Birding · Fall Colors · Fishing · Lake · River/Creek · Waterfall · Wildflowers
Need to Know
There is no potable water or restroom facilities. Pack your own water or be prepared to filter from streams/lakes. Wear blaze orange during turkey and deer hunting seasons. Some old trail maps may show decommissioned sections of trail. In particular, near the lake, the "new" trail climbs up and away from the lake, NOT alongside the east bank. Hikers yield to horses and should be aware that mountain bikers may also be present. Gasoline and some basic supplies are available in the town of Birdseye.
This trail has been significantly improved over the last 5+ years. There is logging taking place in the area, so check the US Forest Service website for updates on possible trail closures. While some areas were heavily logged recently, there are still many natural features to marvel at.
If you can hike this trail in the springtime when the redbuds are in bloom you won't be disappointed. The ticks won't be as heavy, the trail isn't as overgrown, and there are abundant wildflowers along the trail. You may even spy a morel mushroom.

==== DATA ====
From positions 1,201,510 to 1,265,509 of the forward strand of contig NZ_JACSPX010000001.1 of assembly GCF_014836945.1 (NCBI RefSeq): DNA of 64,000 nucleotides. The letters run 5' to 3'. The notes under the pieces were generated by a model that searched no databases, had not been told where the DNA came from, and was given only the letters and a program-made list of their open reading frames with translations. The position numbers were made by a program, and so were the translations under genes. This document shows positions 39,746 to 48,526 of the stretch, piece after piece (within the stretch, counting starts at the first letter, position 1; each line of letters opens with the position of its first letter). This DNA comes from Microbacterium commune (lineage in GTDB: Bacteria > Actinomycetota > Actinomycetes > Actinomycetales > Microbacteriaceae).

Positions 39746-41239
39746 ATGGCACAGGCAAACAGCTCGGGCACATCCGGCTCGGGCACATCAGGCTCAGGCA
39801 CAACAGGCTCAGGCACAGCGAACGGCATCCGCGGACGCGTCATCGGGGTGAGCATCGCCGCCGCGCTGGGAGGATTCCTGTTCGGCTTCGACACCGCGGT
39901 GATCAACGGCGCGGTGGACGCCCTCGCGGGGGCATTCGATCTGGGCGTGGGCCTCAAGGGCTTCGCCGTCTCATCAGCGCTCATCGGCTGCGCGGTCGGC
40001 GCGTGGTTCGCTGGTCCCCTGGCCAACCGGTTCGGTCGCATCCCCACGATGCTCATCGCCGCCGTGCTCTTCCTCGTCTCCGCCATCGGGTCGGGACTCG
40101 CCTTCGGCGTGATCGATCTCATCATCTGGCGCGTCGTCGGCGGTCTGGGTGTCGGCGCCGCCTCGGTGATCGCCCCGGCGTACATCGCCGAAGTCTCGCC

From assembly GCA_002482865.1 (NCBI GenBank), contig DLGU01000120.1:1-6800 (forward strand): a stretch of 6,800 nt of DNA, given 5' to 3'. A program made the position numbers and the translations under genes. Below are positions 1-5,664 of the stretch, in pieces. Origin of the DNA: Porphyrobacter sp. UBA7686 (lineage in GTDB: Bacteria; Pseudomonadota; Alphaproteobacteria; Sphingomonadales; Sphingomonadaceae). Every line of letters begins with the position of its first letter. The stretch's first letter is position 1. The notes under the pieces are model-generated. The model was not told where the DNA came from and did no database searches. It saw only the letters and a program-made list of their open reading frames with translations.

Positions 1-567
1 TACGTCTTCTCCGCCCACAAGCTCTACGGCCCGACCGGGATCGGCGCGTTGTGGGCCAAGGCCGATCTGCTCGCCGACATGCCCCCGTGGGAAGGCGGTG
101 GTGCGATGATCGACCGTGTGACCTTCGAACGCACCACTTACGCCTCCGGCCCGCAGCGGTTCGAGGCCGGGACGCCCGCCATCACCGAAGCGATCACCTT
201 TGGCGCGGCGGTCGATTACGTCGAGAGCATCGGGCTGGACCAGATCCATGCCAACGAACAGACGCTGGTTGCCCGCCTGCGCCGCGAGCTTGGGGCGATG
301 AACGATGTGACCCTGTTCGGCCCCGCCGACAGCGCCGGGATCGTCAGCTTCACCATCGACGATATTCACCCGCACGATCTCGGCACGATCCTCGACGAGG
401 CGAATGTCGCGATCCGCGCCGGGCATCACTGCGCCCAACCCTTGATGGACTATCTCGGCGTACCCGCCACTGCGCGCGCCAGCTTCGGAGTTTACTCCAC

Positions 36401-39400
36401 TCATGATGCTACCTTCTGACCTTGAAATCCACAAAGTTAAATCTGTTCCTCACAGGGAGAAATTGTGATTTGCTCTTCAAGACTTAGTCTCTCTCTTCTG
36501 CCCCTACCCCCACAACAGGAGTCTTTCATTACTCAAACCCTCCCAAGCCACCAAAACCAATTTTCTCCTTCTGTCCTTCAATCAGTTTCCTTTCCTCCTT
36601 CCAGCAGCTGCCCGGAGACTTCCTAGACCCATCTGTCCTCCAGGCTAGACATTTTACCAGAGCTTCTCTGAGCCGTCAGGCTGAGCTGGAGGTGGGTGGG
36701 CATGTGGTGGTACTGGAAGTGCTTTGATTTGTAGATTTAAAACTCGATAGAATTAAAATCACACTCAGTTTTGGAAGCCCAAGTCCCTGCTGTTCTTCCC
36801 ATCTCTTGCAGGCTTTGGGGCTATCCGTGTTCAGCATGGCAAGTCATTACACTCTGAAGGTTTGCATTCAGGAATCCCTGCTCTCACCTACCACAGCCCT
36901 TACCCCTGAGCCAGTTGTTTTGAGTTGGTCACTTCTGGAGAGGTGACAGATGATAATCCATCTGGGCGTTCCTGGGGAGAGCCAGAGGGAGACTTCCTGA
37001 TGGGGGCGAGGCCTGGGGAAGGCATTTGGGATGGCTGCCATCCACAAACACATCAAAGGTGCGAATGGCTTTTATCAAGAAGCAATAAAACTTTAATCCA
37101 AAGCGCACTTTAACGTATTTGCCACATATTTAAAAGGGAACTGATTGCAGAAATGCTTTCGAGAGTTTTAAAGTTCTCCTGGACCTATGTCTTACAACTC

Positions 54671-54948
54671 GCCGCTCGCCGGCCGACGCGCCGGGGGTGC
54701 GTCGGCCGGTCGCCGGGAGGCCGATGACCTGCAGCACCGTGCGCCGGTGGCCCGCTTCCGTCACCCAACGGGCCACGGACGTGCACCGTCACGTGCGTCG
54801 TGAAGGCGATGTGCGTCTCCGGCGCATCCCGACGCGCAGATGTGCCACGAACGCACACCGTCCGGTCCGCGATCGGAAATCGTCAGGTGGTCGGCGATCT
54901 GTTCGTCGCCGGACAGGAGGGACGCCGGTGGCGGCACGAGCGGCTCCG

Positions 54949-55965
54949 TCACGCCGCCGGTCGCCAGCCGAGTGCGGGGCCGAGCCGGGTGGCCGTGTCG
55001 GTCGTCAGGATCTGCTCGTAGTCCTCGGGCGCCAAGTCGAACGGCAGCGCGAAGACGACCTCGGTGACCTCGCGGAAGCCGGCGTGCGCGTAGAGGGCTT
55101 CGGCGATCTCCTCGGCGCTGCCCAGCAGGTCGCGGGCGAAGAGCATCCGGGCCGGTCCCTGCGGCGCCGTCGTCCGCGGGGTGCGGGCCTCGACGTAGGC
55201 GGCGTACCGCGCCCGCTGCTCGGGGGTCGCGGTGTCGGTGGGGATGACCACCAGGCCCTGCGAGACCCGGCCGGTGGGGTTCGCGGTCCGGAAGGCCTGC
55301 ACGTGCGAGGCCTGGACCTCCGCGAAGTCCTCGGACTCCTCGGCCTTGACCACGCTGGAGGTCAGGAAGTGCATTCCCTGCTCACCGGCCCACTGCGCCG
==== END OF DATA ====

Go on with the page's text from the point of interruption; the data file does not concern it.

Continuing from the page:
A few rock outcrops, some with small waterfalls, appear off the side of the trail, and foundations of old farmsteads, and a cemetery are visible to remind hikers this wasn't always a forest.
Much of the trail has been spread with gravel to help control erosion, and since the trail is shared with horses and bikes it does a good job keeping the surface stable. There are portions of the trail that take short jogs down county roads, and some of the trail has been "improved" to handle logging trucks, but the majority of the trail is nearly 'tractor width'.
There are several long hill climbs, and three major creek/river crossings that will likely require wading through.
Flora & Fauna
Spring wildflowers, whitetail deer, squirrels, wild turkeys, blue herons, and more.
Shared By: Chris W